Beatrix Potter conceived her tale of Peter Rabbit on 4 September 1893 in an illustrated letter to Noel Moore, the five-year-old son of her friend and former governess, Annie Moore. Noel was recovering from a bout of scarlet fever so Potter amused him with a story based upon her real pet rabbit, Peter Piper: 'I don't know what to write to you, so I shall tell you a story about four little rabbits, whose names were Flopsy, Mopsy, Cottontail, and Peter…'.
In the following years, Beatrix Potter sent other picture letters to Noel and to his brother and sisters, including stories about an "excessively impertinent" squirrel called Nutkin and a disconsolate frog called Mr. Jeremy Fisher. In 1900 Annie suggested to Potter that her picture letters might contain material for several picture books. Fortunately, the children had kept their letters safe and Potter was able to borrow them to copy and rework her text and illustrations. Noel's story of Peter Rabbit was to become Potter's first book.
Potter wanted her picture book to be small (to fit a child's hands) and affordable, with a black and white illustration on every page to hold the attention of even the youngest reader. At least six publishers, including Frederick Warne, rejected Potter's manuscript; they wanted a larger, more expensive book with colour illustrations. Potter, however, was resolute: "little rabbits cannot afford to spend 6 shillings on one book and would never buy it". She decided to publish the book herself. On 16 December 1901 Strangeways & Sons printed 250 copies of The Tale of Peter Rabbit with black and white illustrations produced by the Art Reproduction Company of Fetter Lane. Only the frontispieces were printed with the new three-colour-process by Hentschel of Fleet Street. A second edition of 200 copies appeared in February 1902. One copy of Potter's privately printed edition contains the following inscription:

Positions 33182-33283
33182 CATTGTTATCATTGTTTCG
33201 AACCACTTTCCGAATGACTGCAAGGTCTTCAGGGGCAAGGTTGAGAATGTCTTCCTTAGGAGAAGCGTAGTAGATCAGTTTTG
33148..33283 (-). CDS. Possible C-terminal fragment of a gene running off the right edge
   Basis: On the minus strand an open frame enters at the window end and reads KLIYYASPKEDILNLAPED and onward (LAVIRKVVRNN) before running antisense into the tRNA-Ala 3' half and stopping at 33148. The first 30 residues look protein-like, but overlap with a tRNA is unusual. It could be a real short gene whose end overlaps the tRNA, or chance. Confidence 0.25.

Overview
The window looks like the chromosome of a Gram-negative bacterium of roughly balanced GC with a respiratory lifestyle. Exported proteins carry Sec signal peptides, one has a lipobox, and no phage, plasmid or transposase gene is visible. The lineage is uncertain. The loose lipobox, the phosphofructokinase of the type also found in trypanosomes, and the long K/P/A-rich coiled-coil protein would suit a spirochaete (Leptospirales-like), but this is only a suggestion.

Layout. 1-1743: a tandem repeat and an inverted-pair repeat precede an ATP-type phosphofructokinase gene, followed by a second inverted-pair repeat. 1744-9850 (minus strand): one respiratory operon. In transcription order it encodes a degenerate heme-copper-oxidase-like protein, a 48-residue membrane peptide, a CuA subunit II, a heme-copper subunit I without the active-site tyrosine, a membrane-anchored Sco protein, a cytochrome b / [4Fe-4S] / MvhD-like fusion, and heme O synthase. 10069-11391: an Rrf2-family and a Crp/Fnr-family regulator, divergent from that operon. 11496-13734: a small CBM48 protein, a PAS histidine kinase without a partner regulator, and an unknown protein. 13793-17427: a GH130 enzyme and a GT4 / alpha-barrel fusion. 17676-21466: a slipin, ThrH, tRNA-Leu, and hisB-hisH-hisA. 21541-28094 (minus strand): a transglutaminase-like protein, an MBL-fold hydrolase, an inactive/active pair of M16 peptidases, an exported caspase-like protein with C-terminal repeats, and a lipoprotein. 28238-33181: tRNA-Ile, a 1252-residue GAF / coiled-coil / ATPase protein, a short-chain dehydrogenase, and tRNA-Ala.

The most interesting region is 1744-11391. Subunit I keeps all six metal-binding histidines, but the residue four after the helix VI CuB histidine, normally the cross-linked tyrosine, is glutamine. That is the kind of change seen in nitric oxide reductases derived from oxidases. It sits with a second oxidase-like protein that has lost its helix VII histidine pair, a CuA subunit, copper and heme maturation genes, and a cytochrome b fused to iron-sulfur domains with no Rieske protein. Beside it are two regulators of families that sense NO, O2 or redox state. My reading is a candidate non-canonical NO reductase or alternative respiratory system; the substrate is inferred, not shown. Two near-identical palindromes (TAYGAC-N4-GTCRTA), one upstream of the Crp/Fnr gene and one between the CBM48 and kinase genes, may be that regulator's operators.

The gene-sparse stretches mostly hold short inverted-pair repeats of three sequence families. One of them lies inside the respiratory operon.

In affectionate remembrance of poor old Peter Rabbit, who died on the 26th of January 1901 at the end of his 9th year … whatever the limitations of his intellect or outward shortcomings of his fur, and his ears and toes, his disposition was uniformly amiable and his temper unfailingly sweet. An affectionate companion and a quiet friend.
Meanwhile a family friend, Canon Hardwicke Rawnsley (a founder member of the National Trust) encouraged Frederick Warne to reconsider Potter's book. On 16 December 1901, as Potter celebrated her privately printed edition, Warne wrote to offer terms for the publication of the 'Bunny Book' – she would have to cut the text and colour the illustrations.
Potter used one of her privately printed editions as a working copy, deleting eleven illustrations and re-writing the text until the book was just 32 pages. She was interested in all aspects of the book's production, editing meticulously Warne's proofs for both the text and illustrations and designing the cover, title page and frontispiece. She even made suggestions for the colour of the binding.
Publication began in October 1902 with a first edition of 8,000 copies; a further 12,000 copies were printed in November and 8,220 copies in December. Within a year Warne was already planning a sixth printing. Potter was astonished: "The public must be fond of rabbits! What an appalling quantity of Peter". Widely considered to be one of the most popular children's books of all time, The Tale of Peter Rabbit has gone on to sell an astonishing 40 million copies worldwide.
The format of the book has changed considerably since its first printing in October 1902. The text of the first three printings is identical but in the fourth printing of April 1903 Potter changed just one word; 'Peter wept big tears' became 'Peter shed big tears'. By August 1903 Potter had already published a second book, The Tale of Squirrel Nutkin, with colour endpapers. In order to accommodate the new endpapers in the fifth and subsequent printings of The Tale of Peter Rabbit, Potter reluctantly eliminated a further four illustrations and adjusted the text accordingly. Warne introduced white jackets to all the little books during the Second World War but it was not until years later that they became standardised to distinguish them from re-illustrated and pirated editions. The 1987 Original and Authorized Edition of the series featured rephotographed illustrations and green covers under white jackets.
Most recently, Warne redesigned the entire series of little books for the 2002 centenary of The Tale of Peter Rabbit, including a new typeface on cream paper and Potter's preferred plain endpapers. Most significantly, Warne restored the four illustrations removed from The Tale of Peter Rabbit in October 1903 and included two further illustrations produced by Potter for Warne's first edition but never used. Warne's latest edition of the tale follows "faithfully Beatrix Potter's intentions while benefiting from advances in modern printing and design techniques".